For gay tourists Tel Aviv ought to be a bigger draw. Walking these compact streets after dark is sheer joy, in this "city that never sleeps." Most people hang out first with friends, filling the city’s hundreds of restaurants and cafes before heading off to party the night away. Dinner runs quite late, and gay-operated dinning spots, not always easy to find, have flirty waiters. Food choices are internationally diverse, and local chefs typically use fresh, local-source ingredients. Some nightclubs close only "when the last customer leaves" and unlike in Jeruselem, most clubs here stay open on Friday nights, into the Sabbath hours.
Walking around alone or with your partner any hour of the day or night feels perfectly safe. Cruising in Tel Aviv is at least as uncomplicated as in North America, and visitors are generally considered "interesting." Daytime cafes with a gay crowd include the Judah 177 Café Bistro, 5 minutes walk from Hilton Beach and the nearby, Bendict, open 24 hours, serving breakfast all the time, both on Ben Yehuda at Jabotinsky. The cafe at the Gay and Lesbian Center by Gan Meir park is another friendly place to get oriented.
Most nightclubs are mixed and promoters are always changing venues, but there are regular nightly gay clubs such as Evita, and Bar Vaz, the mostly women's club in Jaffa. Other venues with regular gay events include Apolo, Beef Bar at Flight, Breakfast Club (was MILK), Drek, Wednesdays at Strorage), Gilda, Ha'oman 17, Meat Ball (Tuesdays at Schlagsahne), OCD (was Lima Lima) with their Notorious gay Mondays, Shpagat Bar, and Theatre Club (aka Moadon Ha Teatron). In Summer months BOYling has been an ongoing Saturday beachside men's party at Blue Bird.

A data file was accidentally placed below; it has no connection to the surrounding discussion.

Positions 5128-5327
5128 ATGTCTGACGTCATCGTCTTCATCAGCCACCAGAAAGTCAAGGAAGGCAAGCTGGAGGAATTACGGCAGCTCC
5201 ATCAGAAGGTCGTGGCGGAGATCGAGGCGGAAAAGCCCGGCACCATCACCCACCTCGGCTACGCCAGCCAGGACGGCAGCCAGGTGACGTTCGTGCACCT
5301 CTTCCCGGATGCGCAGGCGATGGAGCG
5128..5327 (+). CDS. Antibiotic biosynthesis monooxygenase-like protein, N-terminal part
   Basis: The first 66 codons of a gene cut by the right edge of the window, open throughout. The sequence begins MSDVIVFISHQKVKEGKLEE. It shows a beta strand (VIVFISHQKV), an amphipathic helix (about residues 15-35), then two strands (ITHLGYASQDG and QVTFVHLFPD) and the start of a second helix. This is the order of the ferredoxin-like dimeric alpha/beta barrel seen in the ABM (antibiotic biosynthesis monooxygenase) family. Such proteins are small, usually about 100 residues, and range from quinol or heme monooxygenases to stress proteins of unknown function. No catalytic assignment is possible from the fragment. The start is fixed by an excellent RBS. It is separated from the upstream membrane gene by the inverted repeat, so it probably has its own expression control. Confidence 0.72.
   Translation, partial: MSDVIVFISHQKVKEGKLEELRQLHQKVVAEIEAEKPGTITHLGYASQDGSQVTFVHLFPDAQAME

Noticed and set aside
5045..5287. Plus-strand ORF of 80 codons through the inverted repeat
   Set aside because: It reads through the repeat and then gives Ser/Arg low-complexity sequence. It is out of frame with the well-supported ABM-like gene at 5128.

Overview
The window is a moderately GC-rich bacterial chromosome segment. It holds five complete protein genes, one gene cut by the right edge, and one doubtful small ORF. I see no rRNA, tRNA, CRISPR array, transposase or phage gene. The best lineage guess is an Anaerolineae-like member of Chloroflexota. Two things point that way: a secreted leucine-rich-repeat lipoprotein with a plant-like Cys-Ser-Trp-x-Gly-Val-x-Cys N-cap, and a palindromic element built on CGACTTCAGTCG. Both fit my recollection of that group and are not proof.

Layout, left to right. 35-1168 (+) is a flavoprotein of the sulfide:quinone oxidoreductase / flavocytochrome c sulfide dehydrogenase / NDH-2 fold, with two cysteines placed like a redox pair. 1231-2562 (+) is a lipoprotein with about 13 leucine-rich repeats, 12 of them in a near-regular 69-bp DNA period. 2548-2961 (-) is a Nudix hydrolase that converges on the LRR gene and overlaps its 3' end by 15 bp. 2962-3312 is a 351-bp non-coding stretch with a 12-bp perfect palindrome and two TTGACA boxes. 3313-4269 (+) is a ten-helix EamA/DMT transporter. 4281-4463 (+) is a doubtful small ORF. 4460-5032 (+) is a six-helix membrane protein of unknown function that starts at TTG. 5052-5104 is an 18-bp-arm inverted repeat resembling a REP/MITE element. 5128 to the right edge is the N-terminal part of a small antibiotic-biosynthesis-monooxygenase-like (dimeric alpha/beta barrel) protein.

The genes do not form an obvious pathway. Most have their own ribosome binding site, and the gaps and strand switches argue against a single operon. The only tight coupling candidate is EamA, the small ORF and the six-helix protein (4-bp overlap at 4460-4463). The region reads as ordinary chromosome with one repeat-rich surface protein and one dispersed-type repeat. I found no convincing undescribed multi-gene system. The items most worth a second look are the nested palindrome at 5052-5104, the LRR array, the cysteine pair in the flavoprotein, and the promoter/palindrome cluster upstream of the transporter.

Still more clubs are considered gay-friendly and/or have special gay events on rotation, especially during holiday weekends and for Pride. Some club nights are 18-19-plus, others 21-23+ --but some events like Big Boys at Theater, admit only men of 29 years or more. Tel Aviv has two gay bathhouses, Sauna City and Sauna Paradise, each with all the amenities, and both open 365 days a year for 18+ men (and bisexual men and women on Wednesdays at Paradise).
To keep up with the scene see the local media updates. Gay TLV Guide has good weekly listings of all the gay club nights around town. Pink House not only offers exclusively gay lodging and accommodations, their website also has a weekly rundown of gay bars and party events around town. For our list of gay and gay-friendly businesses with locations and web links, see our map & listings section.
The gay beach in front of the Hilton Hotel is the terminus of Tel Aviv’s fabulous annual pride march, and site of the huge beach party that follows. Even if you’ve had enough of big-city pride celebrations, this one in early June is a refreshing change, not to be missed. The Gay Center at Meir Gardens hosts Pride Village to kick off the march with shows, music, and other entertainment. All year the center has services, films screenings, lecture, classes of all kinds, and a daytime cafe in the park - a good place to get your bearings over coffee or a snack. Ga'ash Nude Beach, a bit outside the city, is also popular with gay men. The TLV LGBT Film Festival takes place each June. They also have monthly screenings of gay cinema at the Tel Aviv Cinematheque.